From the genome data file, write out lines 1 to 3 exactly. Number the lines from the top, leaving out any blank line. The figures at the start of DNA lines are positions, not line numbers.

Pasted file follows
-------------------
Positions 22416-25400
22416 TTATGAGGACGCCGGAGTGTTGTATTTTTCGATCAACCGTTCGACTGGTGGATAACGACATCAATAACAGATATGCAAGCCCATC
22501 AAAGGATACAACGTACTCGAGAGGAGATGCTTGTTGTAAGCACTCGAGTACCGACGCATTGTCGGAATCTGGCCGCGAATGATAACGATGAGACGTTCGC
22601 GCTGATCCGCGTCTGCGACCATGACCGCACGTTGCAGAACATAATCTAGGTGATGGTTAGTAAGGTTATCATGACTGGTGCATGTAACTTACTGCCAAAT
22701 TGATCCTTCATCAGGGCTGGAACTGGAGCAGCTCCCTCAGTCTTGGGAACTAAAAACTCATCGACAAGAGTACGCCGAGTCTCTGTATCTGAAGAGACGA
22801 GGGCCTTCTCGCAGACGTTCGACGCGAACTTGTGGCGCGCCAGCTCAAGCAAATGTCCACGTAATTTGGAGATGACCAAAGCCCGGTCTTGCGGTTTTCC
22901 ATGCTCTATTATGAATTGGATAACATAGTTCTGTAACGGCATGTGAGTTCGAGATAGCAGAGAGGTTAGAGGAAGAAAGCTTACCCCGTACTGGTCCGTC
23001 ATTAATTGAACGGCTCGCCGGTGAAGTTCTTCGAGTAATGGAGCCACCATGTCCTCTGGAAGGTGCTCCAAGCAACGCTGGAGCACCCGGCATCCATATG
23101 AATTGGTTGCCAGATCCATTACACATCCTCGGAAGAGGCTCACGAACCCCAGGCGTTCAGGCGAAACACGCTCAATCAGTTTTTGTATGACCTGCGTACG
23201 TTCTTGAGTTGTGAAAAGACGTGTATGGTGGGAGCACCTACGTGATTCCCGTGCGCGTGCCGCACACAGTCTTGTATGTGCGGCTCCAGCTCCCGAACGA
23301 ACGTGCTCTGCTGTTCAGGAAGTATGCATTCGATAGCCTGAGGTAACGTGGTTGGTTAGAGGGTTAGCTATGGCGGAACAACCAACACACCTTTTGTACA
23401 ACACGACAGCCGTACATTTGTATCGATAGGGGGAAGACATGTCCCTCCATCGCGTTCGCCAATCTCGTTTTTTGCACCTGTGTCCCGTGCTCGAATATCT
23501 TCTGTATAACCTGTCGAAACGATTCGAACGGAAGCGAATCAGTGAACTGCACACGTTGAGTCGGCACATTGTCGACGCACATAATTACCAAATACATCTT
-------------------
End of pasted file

Positions 22416-25400
22416 TTATGAGGACGCCGGAGTGTTGTATTTTTCGATCAACCGTTCGACTGGTGGATAACGACATCAATAACAGATATGCAAGCCCATC
22501 AAAGGATACAACGTACTCGAGAGGAGATGCTTGTTGTAAGCACTCGAGTACCGACGCATTGTCGGAATCTGGCCGCGAATGATAACGATGAGACGTTCGC